I certainly believe it’s common to see oneself as such. I was one, and the reason I was was because I was simply unaware that I had been introduced to anything apart from the right way to teach. It is true that these ideologies are rarely talked about by teachers in the staffroom and this is because it is impossible to free oneself from a system of thought if there seems to be no alternative. This is why I think it is damaging to affect that these ideologies are unimportant.

Tim Taylor (who, let me be clear, is someone I have a lot of time for) argues here that ‘most people are somewhere in the middle, neither entirely traditionalist nor entirely progressive’ and I agree. The difference I have with his view is that teachers are not choosing different tenets from the two ideologies, for the most part teachers are unaware of the ideologies, so what they are doing is blindly going with what seems to work for the students. The problem with this is that what one thinks works is very much dependent on the ideology that one’s views are rooted in. This is made apparent in Ofsted inspections of the recent past. Daisy Christodoulou, in her book 7 Myths of Education, analyses Ofsted’s subject reports of good practice and finds that the overwhelming majority of lessons that are praised are ones that I will infer as rooted in Progressive Ideology, that is to say they follow Holt’s precept.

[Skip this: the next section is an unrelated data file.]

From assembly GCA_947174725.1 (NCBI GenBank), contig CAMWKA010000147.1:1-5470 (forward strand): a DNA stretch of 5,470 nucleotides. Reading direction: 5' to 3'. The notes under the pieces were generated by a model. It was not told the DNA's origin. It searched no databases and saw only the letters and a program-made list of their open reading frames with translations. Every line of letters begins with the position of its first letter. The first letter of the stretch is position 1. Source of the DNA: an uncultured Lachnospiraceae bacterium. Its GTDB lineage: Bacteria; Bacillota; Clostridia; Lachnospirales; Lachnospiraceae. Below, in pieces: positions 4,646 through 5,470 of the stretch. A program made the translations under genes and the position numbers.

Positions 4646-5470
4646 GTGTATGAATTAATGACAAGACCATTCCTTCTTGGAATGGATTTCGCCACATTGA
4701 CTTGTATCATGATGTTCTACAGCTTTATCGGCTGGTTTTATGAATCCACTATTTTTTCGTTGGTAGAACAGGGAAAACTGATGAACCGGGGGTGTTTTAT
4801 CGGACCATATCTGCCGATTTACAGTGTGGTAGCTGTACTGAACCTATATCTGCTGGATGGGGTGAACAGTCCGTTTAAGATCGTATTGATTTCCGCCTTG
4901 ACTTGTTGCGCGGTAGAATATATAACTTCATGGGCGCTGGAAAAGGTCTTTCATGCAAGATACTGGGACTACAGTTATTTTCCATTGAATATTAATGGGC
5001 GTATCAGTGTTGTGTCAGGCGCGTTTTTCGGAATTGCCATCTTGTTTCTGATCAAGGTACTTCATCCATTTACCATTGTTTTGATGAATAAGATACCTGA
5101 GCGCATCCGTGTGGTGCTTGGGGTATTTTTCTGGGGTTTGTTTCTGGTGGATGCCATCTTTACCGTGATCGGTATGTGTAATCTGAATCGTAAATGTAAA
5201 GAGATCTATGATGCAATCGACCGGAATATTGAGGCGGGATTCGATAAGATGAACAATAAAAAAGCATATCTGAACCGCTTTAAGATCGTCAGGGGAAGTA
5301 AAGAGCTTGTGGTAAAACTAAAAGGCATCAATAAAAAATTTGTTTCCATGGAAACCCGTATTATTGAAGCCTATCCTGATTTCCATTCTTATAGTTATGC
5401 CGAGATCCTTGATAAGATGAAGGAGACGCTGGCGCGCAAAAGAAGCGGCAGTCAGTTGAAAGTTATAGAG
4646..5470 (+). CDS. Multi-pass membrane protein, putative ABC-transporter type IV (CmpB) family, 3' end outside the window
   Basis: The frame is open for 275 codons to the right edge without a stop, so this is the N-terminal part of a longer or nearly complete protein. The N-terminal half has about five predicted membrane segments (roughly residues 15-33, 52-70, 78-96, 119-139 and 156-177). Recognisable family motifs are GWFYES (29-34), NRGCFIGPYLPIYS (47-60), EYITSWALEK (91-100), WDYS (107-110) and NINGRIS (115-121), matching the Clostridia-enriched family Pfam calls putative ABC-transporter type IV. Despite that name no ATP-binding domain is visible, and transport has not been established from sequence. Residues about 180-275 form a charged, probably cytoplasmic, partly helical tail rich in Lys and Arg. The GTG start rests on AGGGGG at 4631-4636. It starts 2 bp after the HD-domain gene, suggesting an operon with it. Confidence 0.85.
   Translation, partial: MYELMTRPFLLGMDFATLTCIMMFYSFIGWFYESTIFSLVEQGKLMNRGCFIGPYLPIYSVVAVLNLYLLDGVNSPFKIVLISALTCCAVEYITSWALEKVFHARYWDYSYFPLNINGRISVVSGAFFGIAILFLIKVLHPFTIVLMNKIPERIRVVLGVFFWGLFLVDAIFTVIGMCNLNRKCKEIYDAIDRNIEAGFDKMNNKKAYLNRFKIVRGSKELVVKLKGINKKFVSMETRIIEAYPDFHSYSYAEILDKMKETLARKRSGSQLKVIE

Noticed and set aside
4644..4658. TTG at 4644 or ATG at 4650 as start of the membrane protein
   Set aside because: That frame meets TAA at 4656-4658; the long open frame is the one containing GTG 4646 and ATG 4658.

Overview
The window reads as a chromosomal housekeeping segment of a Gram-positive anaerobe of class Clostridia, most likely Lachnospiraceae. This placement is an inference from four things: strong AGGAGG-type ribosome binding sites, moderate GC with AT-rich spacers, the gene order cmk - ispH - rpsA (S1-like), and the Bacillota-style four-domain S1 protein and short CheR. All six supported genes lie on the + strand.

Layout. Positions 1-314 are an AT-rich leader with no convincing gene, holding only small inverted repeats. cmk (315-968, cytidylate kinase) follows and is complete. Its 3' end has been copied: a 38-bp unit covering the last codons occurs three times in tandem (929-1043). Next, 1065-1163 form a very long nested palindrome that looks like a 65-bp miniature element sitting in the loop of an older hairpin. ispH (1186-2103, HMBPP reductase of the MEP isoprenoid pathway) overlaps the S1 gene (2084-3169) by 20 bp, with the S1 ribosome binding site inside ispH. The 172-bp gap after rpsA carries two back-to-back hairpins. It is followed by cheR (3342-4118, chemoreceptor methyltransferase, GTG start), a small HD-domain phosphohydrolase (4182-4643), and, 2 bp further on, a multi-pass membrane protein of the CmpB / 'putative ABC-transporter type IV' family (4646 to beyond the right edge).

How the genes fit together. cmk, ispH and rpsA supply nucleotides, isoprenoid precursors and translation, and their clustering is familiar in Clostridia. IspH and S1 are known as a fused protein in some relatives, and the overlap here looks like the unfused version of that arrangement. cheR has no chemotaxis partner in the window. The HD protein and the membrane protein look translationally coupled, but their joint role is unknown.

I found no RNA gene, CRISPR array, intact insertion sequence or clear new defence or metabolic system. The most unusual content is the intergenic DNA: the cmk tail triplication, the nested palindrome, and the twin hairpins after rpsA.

I have experienced this. A few years ago, when my Progressive teaching was at its apotheosis I had a lesson observation from a well regarded consultant who was working with our school for a year. I was warned by my colleagues that this person would do me no favours and was extremely tough. The feedback came through and I had got a 1 (Outstanding) on every aspect of the lesson with the comment that it was ‘a stunning learning experience’. Now, it would be extremely difficult for me to start to think that actually this wasn’t the right way to teach if I was not exposed to alternative analyses of teaching practices wouldn’t it? It is clear to me now that that lesson was not the best way to teach the students but I would not have reached that conclusion had I not been made aware of the differing ideologies.

I know that all teachers want to pass on knowledge, we also all want our students to be treated with dignity and to come out of school with healthy self-esteem. It is in our ideologies that we differ in how this is best achieved. Lets get the debate about traditionalism and progressivism in teaching out into the open so that every teacher can have the knowledge to choose what they think is the right way to teach. 




4 thoughts on “Is my teaching practice rooted in ideology?

  1. […] The ideological approach is ideological in two ways, it can be ideological subject to each teacher, certainly when I started teaching I was passionate about making all lessons as exciting as they could possibly be and I had no time for inflexible knowledge, I’ve written about how I changed my mind on this here; and I consider it to be ideological on a systemic level: I did my PGCE at King’s College London and a Teaching Advanced Maths course at the IoE, and on both courses, flexible knowledge was encouraged to be taught directly, and little, if any, focus was given to inflexible knowledge. On the plus side, I think this it demonstrates a noble aspirations for students to become experts in our subjects and have a genuine understanding and appreciation of our subjects. On the negative side, I just don’t see that there is any evidence supporting this way as being a successful way for students to learn. I have written about ideology in Education here. […]